Despite a looming El Nino, the 2023 southwest monsoon season ended today with rainfall deficit of just 5.6 per cent from normal as a positive Indian Ocean Dipole (IOD) and Madden Julian Oscillation (MJO) helped in countering the negative impact of El Nino, the India Meteorological Department (IMD) said.
The monsoon 2023 was thus classified as ‘below normal’ rains, the first in four years. Monsoon between 96-104 per cent of LPA is considered as normal, while rainfall between 90-95 per cent of the LPA is considered as below normal and rainfall between 104-110 per cent of the LPA is considered as excess and rainfall below 90 per cent of the LPA is considered as deficient.
IMD Director General Mrutyunjay Mohapatra stated in a virtual press conference that the impact of El Nino on the Indian monsoon in 2023 was among the lowest since 1901. He added that the monsoon began to withdraw from western Rajasthan on September 25 and is expected to be completed by October 15.
Going forward, Mohapatra noted that although El Nino would continue to be a factor until March 2024, the positive IOD would persist, thereby positively influencing weather patterns. Consequently, post-monsoon North-East rains over southern peninsular India, including Tamil Nadu, Puducherry, Coastal Andhra Pradesh, Rayalaseema, Kerala and South Interior Karnataka, are expected to be normal, ranging from 88 to 112 per cent of the LPA.
The IMD also forecasts normal to above-normal rainfall over many areas of northwest and south peninsular India. However, below-normal rainfall is likely in northeast India, east central India and some areas of northwest India.
In terms of agriculture, good rainfall between October and December, particularly in northern and central parts of India, should aid the early planting and growth of major rabi crops like wheat, mustard and chana. For October 2023 alone, below-normal rainfall is expected over most parts of India, although southern and northeastern regions may see above-normal rainfall.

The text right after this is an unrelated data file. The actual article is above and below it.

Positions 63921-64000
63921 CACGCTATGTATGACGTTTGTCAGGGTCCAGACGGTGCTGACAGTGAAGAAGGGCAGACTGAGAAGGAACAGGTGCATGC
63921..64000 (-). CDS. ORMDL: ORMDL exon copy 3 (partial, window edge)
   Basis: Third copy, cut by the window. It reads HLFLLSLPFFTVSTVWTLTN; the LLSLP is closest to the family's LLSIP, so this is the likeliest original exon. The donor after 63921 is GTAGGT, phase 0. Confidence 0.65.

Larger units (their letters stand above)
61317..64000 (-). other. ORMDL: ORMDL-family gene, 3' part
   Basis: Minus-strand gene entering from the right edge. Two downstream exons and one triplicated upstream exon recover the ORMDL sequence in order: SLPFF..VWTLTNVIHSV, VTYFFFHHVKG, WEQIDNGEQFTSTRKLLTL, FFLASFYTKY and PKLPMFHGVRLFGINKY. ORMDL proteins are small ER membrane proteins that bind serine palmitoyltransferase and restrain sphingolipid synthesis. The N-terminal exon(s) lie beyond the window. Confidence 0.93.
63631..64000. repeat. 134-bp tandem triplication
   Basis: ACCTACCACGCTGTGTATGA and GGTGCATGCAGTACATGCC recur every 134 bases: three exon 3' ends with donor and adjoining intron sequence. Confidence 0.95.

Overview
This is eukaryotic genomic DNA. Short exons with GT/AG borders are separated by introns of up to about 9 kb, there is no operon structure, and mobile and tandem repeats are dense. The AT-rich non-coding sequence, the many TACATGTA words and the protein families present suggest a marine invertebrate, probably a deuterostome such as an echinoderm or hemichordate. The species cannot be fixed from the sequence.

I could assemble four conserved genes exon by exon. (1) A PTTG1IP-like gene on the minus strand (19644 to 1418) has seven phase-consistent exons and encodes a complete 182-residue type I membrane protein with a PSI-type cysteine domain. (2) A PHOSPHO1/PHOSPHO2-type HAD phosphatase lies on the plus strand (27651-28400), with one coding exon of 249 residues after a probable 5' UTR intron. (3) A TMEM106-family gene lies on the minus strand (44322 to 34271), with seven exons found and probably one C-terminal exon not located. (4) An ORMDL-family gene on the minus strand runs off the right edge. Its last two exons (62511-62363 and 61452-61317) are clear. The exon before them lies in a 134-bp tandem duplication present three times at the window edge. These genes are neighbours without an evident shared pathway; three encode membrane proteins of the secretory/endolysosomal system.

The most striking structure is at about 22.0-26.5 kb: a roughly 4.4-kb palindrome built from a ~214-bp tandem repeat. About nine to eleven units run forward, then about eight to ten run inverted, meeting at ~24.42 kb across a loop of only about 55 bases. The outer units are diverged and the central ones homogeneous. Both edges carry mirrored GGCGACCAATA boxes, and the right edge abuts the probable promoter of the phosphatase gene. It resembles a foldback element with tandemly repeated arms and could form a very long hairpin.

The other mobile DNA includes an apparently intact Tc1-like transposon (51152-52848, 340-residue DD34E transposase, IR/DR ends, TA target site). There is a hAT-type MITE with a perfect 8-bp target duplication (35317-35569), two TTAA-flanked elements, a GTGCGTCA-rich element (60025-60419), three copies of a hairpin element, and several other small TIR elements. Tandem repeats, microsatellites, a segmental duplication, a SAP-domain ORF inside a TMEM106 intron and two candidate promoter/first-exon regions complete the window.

A good rainfall in October to December period particularly over Northern and Central parts of India should vastly aid in early planting and growth of main rabi crops such as wheat, mustard and chana.
IMD also said that in October 2023 alone, the rainfall over most parts of India is likely to be below-normal.
However, many areas in south peninsular India, northeast India, and a few pockets in the northernmost region of the country are likely to experience above- normal rainfall.
Monthly rainfall over the country as a whole in October 2023 is most likely to be normal (85-115 per cent of LPA). The LPA for October is 75.4 millimeters.
Reflecting on the 2023 monsoon season, Mohapatra acknowledged the IMD’s failure to accurately predict the record 36 per cent shortfall in August, adding that an analysis would be conducted to identify the reasons for this inaccuracy. Despite the August shortfall, rainfall rebounded sharply in September, driven by five Low Pressure Systems, thereby preserving the kharif harvest.
Monsoon from June 1 to September 30 (final) in millimeters
Source: India Metereological Department
Note: Percentages have been rounded off to the next decimal